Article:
Cryopreserved Platelets May Safely Reduce Bleeding in Patients With Thrombocytopenia

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Bleeding scores improved in over half of the patients receiving cryopreserved platelets.
Bleeding scores improved in over half of the patients receiving cryopreserved platelets.

Cryopreserved platelet (CPP) transfusions appear to be safe and effective in bleeding patients with thrombocytopenia, according to a study published in Transfusion.

The phase 1 trial was a multicenter, randomized, open-label, dose-escalation study. The patient population included 28 hospitalized hematology-oncology patients with thrombocytopenia and a mean age of 51.9 ± 15.8 years (39.3% female, 60.7% male; 75% white). All patients had active World Health Organization bleeding scores of grade 2 (organ system bleeding, 14 patients), grade 3 (requiring red blood cell transfusion, 7 patients), or grade 4 (life-threatening bleeding, 7 patients).

The 28 patients were divided into 5 cohorts: 4 were sequential CPP cohorts that received escalating doses of CPP transfusions — 0.5, 1, 2, or 3 units (24 patients) — while the fifth cohort received 1 unit of standard liquid-stored platelets (LSP; 4 patients). Patients were monitored for adverse events, coagulation markers, platelet responses, and hemostatic efficacy for 6 days.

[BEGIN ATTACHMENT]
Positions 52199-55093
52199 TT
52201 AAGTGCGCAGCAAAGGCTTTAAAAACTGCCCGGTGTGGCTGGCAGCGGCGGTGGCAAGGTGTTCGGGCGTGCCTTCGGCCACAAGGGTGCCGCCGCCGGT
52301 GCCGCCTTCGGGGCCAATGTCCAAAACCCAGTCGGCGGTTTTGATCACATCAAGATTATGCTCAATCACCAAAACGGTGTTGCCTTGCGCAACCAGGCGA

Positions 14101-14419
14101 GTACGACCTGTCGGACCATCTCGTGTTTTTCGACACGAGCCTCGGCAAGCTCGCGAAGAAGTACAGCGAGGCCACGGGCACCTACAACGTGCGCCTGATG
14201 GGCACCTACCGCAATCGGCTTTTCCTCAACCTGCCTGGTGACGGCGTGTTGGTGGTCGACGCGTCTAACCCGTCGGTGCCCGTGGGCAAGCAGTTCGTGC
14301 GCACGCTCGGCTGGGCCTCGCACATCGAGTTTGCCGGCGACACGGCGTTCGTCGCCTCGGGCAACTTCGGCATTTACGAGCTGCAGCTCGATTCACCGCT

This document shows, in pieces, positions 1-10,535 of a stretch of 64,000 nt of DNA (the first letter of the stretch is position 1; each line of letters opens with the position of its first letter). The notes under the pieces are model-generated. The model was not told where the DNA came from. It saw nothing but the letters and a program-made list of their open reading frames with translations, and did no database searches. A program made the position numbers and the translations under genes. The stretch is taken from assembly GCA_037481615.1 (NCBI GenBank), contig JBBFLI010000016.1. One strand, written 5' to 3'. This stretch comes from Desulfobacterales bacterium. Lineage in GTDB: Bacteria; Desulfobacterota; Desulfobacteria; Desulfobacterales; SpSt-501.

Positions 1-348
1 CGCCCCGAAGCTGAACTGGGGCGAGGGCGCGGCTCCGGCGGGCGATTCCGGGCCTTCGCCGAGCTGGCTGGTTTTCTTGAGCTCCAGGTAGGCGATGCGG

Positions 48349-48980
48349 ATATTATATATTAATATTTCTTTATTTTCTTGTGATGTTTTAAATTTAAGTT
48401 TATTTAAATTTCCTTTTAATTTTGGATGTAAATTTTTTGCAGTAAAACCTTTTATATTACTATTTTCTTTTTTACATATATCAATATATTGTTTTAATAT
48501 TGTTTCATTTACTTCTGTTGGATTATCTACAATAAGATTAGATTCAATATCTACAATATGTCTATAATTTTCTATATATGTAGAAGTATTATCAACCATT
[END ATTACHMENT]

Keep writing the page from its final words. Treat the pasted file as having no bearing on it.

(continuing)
Bleeding scores improved in 58% (14/24) and 50% (2/4) of patients that received CPPs and LSPs, respectively. The platelet count increment in patients receiving CPPs increased in a dose-dependent manner (1.20x109 ± 3.10x109 platelets/L for 0.5-unit to 13.2x109 ± 6.38x109 platelets/L for 3-unit transfusions) but was much smaller than the count increment in patients receiving LSPs (>25.0x109 platelets/L). No evidence showed a dose response based on bleeding reduction and the number of CPP units transfused.

Three patients experienced mild transfusion-related adverse events, which included chill and fever (1 patients), transient increased respiratory rate (1 patient), DMSO-related skin odor (2 patient), and headache (1 patient).

The investigators concluded, “CPP transfusions appear to be safe and effective, and a phase 2 efficacy and safety trial in cardiopulmonary bypass surgery patients with postsurgical bleeding is planned.”

Reference

Slichter SJ, Dumont LJ, Cancelas JA, et al. Safety and efficacy of cryopreserved platelets in bleeding patients with thrombocytopenia. Transfusion. 2018;58(9):2129-2138. doi:10.1111/trf.14780

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